Steal like an artist
Nothing is original
(Read web version.)
Many of us want to be more creative. However, a common belief is that there is nothing truly original. How can we square these things? This post suggests ways to help address this conundrum.
I draw upon ideas shared by Austin Kleon in his delightful book Steal Like an Artist.
Steal like an artist
The only art I’ll ever study is stuff that I can steal from. - David Bowie
Creators, including artists and even I, get asked, where do you get your ideas from? The honest answer is, they are stolen. Creators figure out if something is worth stealing then move onto the next thing. What good creators understand is that nothing is totally original and ideas build on what has come before. Once we get comfortable with this idea then the burden of coming up with something different lifts. We stop trying to make something out of nothing and, instead, celebrate influence. Every new idea is a mashup of previous ideas. To illustrate this, genetically, we are a product of our parents genes and our characters are influenced by many experiences.
Practical ways to steal like an artist include, staying curious, exploring lots and logging materials. Sources are many and varied, e.g. books, blogs, podcasts, conversations, photos, wild life, films, websites and social media. Find a mechanism to record extracts and other insights from these sources that works for you. This could be the Notes app on your smartphone, Google Docs or a physical notebook or folder. If you find something worth stealing then put it in your swipe file. Later, when you are seeking inspiration open up your swipe file for a treasure trove of ideas.
Don’t wait to get started
Starting is hard. Many of us are prone to self doubt and procrastination. We tell ourselves that we are not good enough. Our friends and family will laugh at our efforts. Everything of interest has been done before. We can always start next week. If this is you then you are not alone. Anyone doing truly creative work does not know where the good stuff comes from. They are just in the habit of doing their thing. You don’t learn then start. You start then learn. I started this blog in September 2020 and publicly committed to sending out a new post every Sunday morning. I do not know what shall be covered every week, but will write about subjects I find interesting and believe others will too.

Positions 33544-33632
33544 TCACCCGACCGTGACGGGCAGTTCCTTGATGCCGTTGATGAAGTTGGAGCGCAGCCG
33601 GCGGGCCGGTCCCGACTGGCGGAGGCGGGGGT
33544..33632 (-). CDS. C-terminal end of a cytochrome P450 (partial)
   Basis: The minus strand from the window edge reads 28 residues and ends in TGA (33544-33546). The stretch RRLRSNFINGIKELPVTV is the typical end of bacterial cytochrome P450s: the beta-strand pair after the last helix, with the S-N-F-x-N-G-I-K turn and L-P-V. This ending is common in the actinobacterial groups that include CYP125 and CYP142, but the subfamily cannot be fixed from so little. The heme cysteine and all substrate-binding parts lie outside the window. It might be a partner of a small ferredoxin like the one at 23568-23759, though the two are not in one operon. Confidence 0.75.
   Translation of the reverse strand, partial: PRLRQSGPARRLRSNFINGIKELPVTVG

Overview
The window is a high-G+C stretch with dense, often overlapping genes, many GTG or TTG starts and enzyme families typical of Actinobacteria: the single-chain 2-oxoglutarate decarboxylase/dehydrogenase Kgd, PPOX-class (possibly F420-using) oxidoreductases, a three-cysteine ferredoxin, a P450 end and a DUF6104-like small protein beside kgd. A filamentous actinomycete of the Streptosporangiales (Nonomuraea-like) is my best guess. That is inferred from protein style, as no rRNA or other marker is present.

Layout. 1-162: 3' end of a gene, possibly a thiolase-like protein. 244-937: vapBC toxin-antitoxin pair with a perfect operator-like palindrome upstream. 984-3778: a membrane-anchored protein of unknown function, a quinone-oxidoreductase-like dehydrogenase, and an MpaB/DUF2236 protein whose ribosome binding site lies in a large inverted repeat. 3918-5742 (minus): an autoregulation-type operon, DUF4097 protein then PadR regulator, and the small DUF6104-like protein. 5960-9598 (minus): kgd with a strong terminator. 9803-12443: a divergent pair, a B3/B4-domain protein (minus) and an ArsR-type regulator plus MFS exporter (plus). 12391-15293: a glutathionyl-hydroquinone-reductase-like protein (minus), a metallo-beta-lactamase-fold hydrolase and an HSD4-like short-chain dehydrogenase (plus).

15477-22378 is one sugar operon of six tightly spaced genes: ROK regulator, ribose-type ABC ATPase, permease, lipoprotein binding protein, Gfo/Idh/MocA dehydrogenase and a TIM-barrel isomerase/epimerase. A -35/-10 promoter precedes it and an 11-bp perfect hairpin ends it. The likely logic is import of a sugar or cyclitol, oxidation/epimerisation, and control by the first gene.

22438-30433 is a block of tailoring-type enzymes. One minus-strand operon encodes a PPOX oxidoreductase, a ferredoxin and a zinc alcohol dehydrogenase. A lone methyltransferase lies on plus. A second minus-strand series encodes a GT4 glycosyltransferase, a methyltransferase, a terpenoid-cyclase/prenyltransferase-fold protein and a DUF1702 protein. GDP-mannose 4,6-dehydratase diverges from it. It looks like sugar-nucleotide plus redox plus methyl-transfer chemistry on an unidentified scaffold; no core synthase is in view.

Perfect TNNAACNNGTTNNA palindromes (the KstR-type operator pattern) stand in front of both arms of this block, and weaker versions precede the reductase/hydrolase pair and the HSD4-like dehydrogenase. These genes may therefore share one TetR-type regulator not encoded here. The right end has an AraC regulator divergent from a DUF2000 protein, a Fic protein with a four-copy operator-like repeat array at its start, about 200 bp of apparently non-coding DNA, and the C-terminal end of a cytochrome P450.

Hobbies are important
The activities we find ourselves doing when we’re relaxed are often the things that can really take off into something bigger. It’s good to have many hobbies or side projects on the go at the same time. When tired of doing one then we can move onto another; later we can bounce back to the first. There may be subtle links between them. Two of my hobbies are walking and developing mobile apps. While walking the Cotswolds Way with a Golden Retriever, the idea for Nip To (finding bins and other public amenities) came to me. The next big business ideas are likely to be considered little more than toys today. Very few realise their potential.
Steal Like an Artist - TED Talk video by Austin Kleon
The next big thing will start out looking like a toy blog by Chris Dixon
How to get startup ideas essay by Paul Graham
This post suggests that remixing and reinterpreting stolen ideas is the way to develop your original ideas. Next Sunday’s post explores our unfair advantages.
Until next Sunday, see what you can steal to put into your swipe file.